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Educational coordinators are professionals that use administrative and teaching skills to develop, evaluate, and coordinate education programs. This may include designing the courses for the program. Depending on his or her role in an organization, an educational coordinator may serve as a liaison or "point person" between teachers, administrators, parents, and community members.
Often, educational coordinators serve in an academic setting such as pre-kindergarten, grades kindergarten through 12, colleges, and adult education programs. They also work for hospitals and other industries that have a need for ongoing, specialized training. A hospital, for example, may employ a nurse as an educational coordinator for its trauma division. Being an educational coordinator requires experience in one's field, as well as the ability to keep up-to-date on the latest trends and developments. This knowledge is used to supplement required coursework.
Educational coordinators must understand effective teaching techniques and how to design a curriculum or series of courses on a particular topic. In an academic setting, they design courses with local, regional, and national requirements in mind. These requirements spell out what must be taught. A course that fails to do this will not teach students what they are expected to know. It could also be found non-compliant with certain regulations, which could lead to sanctions from any overseeing agencies.
After a curriculum is in place, the educational coordinator can evaluate whether it is effective. This will be based on a desired outcome, such increasing skills in a specific area or raising test scores. Data about the course may be compiled into a report for review by the coordinator and other administrators. Based on the report and other considerations, the course may be kept as-is, or it may be altered. The educational coordinator may also watch and evaluate teachers to offer feedback on teaching techniques.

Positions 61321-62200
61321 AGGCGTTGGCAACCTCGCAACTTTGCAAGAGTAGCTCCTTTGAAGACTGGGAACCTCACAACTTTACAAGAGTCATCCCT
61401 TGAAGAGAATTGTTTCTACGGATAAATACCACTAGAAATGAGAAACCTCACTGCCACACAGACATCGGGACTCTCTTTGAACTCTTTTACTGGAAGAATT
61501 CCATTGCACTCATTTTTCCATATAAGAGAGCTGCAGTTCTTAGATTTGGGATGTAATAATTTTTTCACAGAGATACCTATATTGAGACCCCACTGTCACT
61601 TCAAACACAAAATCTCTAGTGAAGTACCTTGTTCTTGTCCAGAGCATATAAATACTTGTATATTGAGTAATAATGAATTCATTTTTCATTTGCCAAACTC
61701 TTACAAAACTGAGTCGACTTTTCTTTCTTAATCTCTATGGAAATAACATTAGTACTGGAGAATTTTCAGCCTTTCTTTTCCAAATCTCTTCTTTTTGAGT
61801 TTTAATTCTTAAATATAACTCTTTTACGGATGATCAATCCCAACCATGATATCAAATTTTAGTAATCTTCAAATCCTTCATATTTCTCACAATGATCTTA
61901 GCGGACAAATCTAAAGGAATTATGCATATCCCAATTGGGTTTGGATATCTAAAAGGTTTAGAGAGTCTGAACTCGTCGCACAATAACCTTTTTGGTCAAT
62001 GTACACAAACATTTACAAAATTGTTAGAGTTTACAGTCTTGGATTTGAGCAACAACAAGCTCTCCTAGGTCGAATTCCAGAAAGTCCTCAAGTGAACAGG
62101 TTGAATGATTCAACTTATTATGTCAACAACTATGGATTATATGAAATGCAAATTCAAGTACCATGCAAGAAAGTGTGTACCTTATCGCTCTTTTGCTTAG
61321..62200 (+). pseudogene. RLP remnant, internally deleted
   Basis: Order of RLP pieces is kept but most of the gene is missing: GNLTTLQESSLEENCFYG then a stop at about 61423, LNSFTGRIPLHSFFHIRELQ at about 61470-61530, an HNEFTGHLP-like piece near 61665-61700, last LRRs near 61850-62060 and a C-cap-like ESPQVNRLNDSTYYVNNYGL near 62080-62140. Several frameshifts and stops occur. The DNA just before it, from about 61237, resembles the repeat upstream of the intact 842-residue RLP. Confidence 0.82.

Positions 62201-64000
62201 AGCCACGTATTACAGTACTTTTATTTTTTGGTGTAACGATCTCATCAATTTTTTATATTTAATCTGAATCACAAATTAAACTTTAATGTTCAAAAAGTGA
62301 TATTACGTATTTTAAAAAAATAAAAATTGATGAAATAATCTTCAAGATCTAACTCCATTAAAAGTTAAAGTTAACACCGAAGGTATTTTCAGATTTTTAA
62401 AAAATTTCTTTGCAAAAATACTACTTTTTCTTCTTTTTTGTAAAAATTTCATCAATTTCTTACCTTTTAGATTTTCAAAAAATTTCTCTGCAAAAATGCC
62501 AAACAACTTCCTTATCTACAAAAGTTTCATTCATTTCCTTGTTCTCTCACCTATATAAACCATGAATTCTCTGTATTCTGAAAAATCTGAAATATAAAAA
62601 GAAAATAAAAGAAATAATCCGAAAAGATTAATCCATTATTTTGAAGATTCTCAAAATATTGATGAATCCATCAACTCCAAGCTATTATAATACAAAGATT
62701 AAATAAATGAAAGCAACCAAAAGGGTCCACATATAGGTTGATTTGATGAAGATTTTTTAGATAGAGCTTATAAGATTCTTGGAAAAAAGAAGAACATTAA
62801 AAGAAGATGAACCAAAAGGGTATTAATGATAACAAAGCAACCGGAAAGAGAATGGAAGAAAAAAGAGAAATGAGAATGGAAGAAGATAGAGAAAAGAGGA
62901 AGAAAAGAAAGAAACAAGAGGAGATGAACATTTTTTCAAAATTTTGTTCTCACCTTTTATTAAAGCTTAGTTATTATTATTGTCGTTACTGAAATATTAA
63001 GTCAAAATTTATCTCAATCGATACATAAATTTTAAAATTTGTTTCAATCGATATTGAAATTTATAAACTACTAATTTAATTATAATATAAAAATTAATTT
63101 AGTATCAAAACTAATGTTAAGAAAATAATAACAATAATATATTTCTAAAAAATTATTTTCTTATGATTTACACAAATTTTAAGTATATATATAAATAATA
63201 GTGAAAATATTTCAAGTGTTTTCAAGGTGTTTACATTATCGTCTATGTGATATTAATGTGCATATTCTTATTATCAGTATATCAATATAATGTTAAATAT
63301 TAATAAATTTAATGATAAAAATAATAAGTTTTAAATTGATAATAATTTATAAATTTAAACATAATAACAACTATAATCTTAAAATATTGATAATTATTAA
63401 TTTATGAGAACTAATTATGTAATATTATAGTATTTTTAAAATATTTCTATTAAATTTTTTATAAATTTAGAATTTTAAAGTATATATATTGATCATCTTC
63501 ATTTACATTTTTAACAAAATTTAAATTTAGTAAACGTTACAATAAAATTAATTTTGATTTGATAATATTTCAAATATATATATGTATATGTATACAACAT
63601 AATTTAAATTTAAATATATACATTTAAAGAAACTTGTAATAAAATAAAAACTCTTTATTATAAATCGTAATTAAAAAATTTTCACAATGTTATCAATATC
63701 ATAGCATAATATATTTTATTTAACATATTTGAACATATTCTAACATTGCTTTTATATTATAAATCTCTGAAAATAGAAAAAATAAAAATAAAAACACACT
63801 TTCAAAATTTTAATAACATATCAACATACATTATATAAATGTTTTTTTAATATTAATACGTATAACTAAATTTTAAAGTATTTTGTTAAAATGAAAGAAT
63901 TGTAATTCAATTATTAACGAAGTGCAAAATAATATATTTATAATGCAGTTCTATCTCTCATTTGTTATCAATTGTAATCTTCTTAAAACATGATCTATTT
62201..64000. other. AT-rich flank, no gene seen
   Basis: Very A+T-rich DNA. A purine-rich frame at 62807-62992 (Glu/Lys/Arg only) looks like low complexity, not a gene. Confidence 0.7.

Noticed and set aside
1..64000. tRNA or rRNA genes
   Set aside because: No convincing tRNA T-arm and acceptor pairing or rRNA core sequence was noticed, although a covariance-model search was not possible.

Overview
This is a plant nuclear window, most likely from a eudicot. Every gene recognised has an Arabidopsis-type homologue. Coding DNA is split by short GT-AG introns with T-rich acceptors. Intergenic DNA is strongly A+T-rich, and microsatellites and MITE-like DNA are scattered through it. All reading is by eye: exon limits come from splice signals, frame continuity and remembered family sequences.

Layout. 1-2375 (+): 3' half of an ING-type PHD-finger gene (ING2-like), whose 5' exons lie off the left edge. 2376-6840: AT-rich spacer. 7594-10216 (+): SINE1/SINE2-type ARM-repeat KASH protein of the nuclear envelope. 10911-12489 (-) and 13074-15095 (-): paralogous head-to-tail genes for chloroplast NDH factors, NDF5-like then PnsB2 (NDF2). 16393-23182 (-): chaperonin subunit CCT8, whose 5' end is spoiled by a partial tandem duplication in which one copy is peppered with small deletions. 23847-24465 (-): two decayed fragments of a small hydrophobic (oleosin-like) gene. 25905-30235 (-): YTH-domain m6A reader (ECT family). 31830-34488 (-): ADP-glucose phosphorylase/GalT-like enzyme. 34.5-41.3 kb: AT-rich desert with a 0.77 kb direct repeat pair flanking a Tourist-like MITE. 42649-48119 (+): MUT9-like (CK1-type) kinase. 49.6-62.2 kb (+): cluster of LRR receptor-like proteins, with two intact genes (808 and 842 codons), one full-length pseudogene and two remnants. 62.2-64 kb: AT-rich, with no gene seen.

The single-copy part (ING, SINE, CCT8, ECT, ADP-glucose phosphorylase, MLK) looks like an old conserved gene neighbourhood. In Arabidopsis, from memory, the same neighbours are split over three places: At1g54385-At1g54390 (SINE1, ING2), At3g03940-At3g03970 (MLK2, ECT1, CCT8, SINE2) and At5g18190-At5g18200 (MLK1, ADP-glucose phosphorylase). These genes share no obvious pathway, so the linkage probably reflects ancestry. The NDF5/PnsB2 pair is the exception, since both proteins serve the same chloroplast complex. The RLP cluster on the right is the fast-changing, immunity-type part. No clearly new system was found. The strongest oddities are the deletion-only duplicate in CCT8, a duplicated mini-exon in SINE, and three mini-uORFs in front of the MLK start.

An ability to work with administrators, teachers, and the public is another important skill for an education coordinator. A coordinator for a gifted and talented program, for example, may work with other teachers to coordinate student schedules and get information on student performance. A gifted and talented coordinator may also be responsible for deciding who is enrolled the program. For that reason, a mixture of tact and compassion is required when dealing with parents.
An educational coordinator is someone with the experience and ability to oversee an entire education program. An educational coordinator must also meet licensing or degree requirements needed to perform his or her role. This can range from a bachelor's degree to a master's degree or even a Ph.D.
@Comfyshoes - I think that education careers that serve large amounts of children like this are really rewarding because you are making positive changes in the school system by your recommendations.
I think that if I was in the field of education I would like a consultative position like this because I am always intrigued about why one particular curriculum is more effective than others. This is something that is measurable and quantifiable which makes it easier to convince the administration that the programs are worthy of consideration.
Once a program has been proven to be successful elsewhere it is easier for an educational coordinator to suggest the superior curriculum.
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